2015/03/11 DARPA “Brandeis” Program Aims to Ensure Online Privacy Through Technology
    Louis Dembitz Brandeis, Associate Justice on the U.S. Supreme Court from 1916 to 1939. 

    DARPA announced plans today to research and develop tools for online privacy, one of the most vexing problems facing the connected world as devices and data proliferate beyond a capacity to be managed responsibly. Named for former Supreme Court Justice Louis Brandeis, who while a student at Harvard law school co-developed the concept of a “right to privacy” in a seminal article under that title, the new program seeks to explore how users can understand, interact with and control data in their systems and in cyberspace through the expression of simple intentions that reflect purpose, acceptable risk and intended benefits such as "only share photos with approved family and friends.”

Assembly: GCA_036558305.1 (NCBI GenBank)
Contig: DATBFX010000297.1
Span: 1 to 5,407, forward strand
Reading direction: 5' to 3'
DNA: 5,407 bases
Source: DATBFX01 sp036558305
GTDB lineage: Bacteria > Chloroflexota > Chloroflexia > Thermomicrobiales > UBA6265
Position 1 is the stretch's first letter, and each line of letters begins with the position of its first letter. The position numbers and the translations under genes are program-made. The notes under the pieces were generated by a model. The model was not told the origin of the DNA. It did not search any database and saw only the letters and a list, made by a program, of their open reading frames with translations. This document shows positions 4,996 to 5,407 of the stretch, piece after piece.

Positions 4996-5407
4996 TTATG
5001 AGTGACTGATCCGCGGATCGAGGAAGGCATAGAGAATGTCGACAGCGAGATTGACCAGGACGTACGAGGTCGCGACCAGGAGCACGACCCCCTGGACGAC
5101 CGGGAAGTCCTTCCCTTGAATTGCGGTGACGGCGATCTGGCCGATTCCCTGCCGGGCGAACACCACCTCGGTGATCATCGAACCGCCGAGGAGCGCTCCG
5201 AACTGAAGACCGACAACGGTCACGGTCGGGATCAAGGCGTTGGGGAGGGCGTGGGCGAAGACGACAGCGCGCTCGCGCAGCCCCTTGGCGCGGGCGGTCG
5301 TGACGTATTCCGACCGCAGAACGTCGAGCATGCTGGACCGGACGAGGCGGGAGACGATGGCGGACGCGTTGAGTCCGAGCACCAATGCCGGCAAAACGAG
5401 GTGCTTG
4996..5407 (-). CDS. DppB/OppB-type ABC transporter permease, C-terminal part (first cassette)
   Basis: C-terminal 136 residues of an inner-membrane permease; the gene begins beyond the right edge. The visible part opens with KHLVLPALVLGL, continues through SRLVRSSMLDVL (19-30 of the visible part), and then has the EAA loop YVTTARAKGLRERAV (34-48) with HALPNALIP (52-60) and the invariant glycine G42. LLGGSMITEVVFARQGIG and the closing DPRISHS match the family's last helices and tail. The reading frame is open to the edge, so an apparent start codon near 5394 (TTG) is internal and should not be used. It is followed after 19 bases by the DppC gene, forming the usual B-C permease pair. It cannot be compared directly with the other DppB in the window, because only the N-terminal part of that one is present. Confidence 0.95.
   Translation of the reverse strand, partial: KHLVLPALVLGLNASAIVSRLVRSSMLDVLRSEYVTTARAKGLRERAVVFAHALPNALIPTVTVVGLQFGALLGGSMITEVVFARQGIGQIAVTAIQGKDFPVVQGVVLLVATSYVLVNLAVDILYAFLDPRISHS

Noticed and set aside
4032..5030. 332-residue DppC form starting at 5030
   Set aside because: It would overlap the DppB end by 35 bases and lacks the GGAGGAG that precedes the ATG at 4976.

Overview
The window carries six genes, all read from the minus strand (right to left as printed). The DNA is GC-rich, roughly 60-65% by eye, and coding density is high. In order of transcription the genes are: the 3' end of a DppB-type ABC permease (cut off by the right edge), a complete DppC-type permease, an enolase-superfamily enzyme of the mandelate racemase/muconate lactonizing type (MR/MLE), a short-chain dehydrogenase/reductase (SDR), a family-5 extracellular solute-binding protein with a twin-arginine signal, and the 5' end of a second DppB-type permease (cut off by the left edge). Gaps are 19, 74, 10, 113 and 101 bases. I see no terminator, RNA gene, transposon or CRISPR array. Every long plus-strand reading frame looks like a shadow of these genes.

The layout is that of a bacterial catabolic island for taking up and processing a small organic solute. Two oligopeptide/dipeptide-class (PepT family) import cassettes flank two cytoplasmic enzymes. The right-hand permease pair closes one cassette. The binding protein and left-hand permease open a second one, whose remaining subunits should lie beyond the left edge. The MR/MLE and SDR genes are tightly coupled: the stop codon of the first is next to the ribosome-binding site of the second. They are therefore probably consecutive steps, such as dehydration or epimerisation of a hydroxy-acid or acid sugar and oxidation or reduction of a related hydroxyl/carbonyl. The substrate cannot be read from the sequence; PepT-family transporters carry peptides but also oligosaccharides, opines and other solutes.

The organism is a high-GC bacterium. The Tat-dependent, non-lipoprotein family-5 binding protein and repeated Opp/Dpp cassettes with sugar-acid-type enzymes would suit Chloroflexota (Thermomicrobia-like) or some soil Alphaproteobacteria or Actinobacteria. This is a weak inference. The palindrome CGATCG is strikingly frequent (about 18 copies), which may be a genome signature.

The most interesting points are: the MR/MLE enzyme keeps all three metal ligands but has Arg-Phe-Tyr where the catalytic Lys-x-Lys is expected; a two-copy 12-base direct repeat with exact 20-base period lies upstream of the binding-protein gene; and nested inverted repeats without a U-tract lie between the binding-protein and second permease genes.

2015/03/10 ALIAS Prepares for Accelerated Take-Off
    DARPA’s Aircrew Labor In-Cockpit Automation System (ALIAS) program envisions a tailorable, drop‐in, removable kit that would enable the addition of high levels of automation into existing aircraft to enable operation with reduced onboard crew. In an important step toward that goal, DARPA has awarded prime contracts for Phase 1 of ALIAS to the following companies: Aurora Flight Sciences Corporation (top), Lockheed Martin Corporation (middle) and Sikorsky Aircraft Corporation (bottom). The photos show the aircraft that each performer plans to use to test its respective technologies in Phase 1.